This will be the third time Trudy Berger has run for Pike County District 4 election commissioner — and the first time she’s had a challenger.
Julie Etheridge is also seeking the post in the Nov. 3 general election.
Other election commissioners — Audrey Jenkins in District 1, Jennifer Gatlin-Barnes in 2, Danny Creel in 3 and Stacee Ott in 5 — are unopposed.
Berger, 72, of Summit, was initially appointed to finish the unfilled term of Melody White. She then ran for the next three four-year terms unopposed. She’s seeking a fourth full term of office.
Berger, who has deep family roots in Amite County, was born in Hammond, La., and received a bachelor of arts degree in journalism at Louisiana State University in 1970.
She moved to Houston, Texas, where she founded and ran a nonprofit minority purchasing council until 1985, also serving as regional director for the National Minority Purchasing Council.
“I had a strong background working with minority- and women-owned businesses,” she said.
After 15 years she started a consulting company, then retired to Summit, where she has family, in 2001.
When Pike County switched to voting machines, Circuit Clerk Roger Graves enlisted Berger’s help. She trained as a poll manager, and when White resigned, Graves recommended Berger be appointed.
“You either like it or you don’t like it, and I enjoyed it,” Berger said. “I was never opposed till this time. I don’t consider myself to be a politician. I enjoy service. I think the job is important, what we do. I don’t think it’s well understood.”
Commissioners are responsible for hiring and training poll workers as well as election security and integrity.
During her tenure, “we vastly upgraded our systems, fortifying them against any kind of intrusion,” Berger said.
”I think the county has benefited from my management background.”
She has studied the state election code, which covers more than 400 pages.
“I’ve gained the respect of my colleagues around the state,” she said, noting they rely on her for advice.
Berger has served as commission chair for the past 12 years.
“I feel like I’ve led the local commission successfully,” she said.
She’s kept up with national trends and developed a list of contacts to go to for advice.
The job is not always a popular one.
“In elections you’re going to have a winner and a loser. The winner’s going to think you’re great. The loser’s going to hate your guts,” Berger said.
She considers outside interference a constant threat to election security. Pike was one of the first counties to participate in the Homeland Security Administration elections integrity program, she said.
“We’ve signed up for every program available through HSA. We’re on top of it.”
Berger attends First Baptist Church, Summit, and has been on several mission trips. At the church she started Meals of Mercy, serving over 30,000 meals, more than half to non-church members. The program is in its 15th year.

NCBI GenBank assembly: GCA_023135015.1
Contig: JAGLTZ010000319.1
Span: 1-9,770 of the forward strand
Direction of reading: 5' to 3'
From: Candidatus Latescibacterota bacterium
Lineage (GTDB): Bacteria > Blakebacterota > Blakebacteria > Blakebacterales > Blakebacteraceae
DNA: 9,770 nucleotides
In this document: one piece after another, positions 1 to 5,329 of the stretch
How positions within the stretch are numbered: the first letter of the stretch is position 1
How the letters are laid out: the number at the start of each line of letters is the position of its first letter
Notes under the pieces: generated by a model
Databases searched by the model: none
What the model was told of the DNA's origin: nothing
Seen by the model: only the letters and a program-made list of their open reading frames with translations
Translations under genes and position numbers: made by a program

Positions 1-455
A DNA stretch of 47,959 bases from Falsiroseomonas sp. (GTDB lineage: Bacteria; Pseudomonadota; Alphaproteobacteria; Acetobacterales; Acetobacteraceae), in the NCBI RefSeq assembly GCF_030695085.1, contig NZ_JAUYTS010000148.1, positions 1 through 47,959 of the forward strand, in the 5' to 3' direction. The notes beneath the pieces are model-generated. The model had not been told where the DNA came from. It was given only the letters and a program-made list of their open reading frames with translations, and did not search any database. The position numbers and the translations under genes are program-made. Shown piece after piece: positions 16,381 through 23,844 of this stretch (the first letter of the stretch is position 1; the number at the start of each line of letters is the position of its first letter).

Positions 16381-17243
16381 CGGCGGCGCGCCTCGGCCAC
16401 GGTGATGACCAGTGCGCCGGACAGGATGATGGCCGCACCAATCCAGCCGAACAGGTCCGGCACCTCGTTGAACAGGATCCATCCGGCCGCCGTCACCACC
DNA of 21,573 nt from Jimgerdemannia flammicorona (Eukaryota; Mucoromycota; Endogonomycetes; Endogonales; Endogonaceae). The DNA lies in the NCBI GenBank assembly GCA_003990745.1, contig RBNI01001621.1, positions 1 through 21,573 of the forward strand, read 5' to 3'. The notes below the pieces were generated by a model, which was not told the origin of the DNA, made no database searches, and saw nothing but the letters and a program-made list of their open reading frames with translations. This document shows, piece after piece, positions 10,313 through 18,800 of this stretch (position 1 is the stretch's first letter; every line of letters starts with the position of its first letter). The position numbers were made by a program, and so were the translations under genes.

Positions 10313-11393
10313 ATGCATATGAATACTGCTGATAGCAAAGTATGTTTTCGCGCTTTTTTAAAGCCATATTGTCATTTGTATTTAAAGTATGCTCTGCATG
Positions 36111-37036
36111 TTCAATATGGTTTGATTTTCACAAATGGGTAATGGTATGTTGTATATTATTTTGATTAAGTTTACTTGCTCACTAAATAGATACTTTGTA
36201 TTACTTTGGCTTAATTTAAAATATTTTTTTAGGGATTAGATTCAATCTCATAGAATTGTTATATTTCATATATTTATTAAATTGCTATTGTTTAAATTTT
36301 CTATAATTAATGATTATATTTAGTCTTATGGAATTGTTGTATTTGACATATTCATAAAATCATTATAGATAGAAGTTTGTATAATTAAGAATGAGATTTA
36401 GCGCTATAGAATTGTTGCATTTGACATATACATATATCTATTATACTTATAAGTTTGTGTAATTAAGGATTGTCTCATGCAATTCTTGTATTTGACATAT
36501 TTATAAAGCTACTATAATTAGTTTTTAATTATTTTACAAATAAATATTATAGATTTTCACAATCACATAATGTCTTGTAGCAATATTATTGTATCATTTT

“The idea of service is part of my DNA,” Berger said. “I’ve put my heart in everything I’ve ever done.”
n n n
Etheridge, 49, of Summit, was born in Pike County, graduated from Parklane Academy and received two associate degrees from Southwest Mississippi Community College. She has four children, attends The Well of McComb and is a member of the Summit Historical Society.
Etheridge has been a stay-at-home mom and did some after-school child care as well.
Several years ago a friend suggested she apply as a poll worker; then the election commissioner called and invited her to do so.
“From the first minute I just loved it,” Etheridge said. “I loved the people. I loved the process. I’m a researcher.”
She studied every new topic that came up and later became a poll manager, where she learned even more.
“Over the years I thought: What would be the next thing for me, the next step?” she said.
She consulted with others before deciding to run for commissioner, starting with her dad, Bobby Etheridge.
“I just saw it as a job that I wanted to do, not a political thing,” she said.
“It’s still outside my comfort zone, but I’m so excited about it,” Etheridge said. “I want to serve my county. This is just kind of the next step in something I really love.”
A commissioner’s job doesn’t end when the polls close. Commissioners must shut down the voting machines and precincts and go to the courthouse.
If elected, “I want to get more people registered to vote,” Etheridge said. “I will work with both parties, both chairmen of parties, to run the primaries, to be unbiased.”
She would like to see election commission training conducted in-state.
“We need to be putting our money back in our state economy,” she said.
Also, “I want to be available. I want everybody to be comfortable. I want everybody to get along, have good relationships.”
Her biggest concern about voter security is mail-in ballots.
“The mail issue is the thing that makes me the most nervous,” she said, noting that hacking is another potential threat.
“I want everything to be right, fair, ethical, and nothing but integrity used,” Etheridge said. “I think it’s time for freshness, for change, to get back on the right side, for things not to lean on one side or the other. I want to bring respect back to the process — not just the process but the people related to the process.”